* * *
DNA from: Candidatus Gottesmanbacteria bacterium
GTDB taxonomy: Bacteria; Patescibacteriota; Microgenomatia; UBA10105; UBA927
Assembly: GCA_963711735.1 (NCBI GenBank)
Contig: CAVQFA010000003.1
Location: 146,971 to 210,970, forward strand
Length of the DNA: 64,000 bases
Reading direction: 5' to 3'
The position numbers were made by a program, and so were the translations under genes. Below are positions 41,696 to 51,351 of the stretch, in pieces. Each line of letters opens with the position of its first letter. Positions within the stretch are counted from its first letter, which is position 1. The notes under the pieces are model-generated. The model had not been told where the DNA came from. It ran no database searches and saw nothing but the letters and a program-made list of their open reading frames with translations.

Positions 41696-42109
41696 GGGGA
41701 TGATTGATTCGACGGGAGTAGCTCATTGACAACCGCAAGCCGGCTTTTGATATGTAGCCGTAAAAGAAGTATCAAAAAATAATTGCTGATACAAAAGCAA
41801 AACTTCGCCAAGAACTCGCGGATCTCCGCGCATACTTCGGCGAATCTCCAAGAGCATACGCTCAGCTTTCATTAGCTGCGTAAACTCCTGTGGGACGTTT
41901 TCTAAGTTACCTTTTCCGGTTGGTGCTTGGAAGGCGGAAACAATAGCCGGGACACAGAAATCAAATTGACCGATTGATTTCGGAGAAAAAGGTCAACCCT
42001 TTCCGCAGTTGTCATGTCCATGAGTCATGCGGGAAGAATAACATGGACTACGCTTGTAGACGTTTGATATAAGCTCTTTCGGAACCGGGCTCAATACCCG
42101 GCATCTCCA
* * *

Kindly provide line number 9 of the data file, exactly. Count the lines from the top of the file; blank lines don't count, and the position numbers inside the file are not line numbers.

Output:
Positions 41696-42109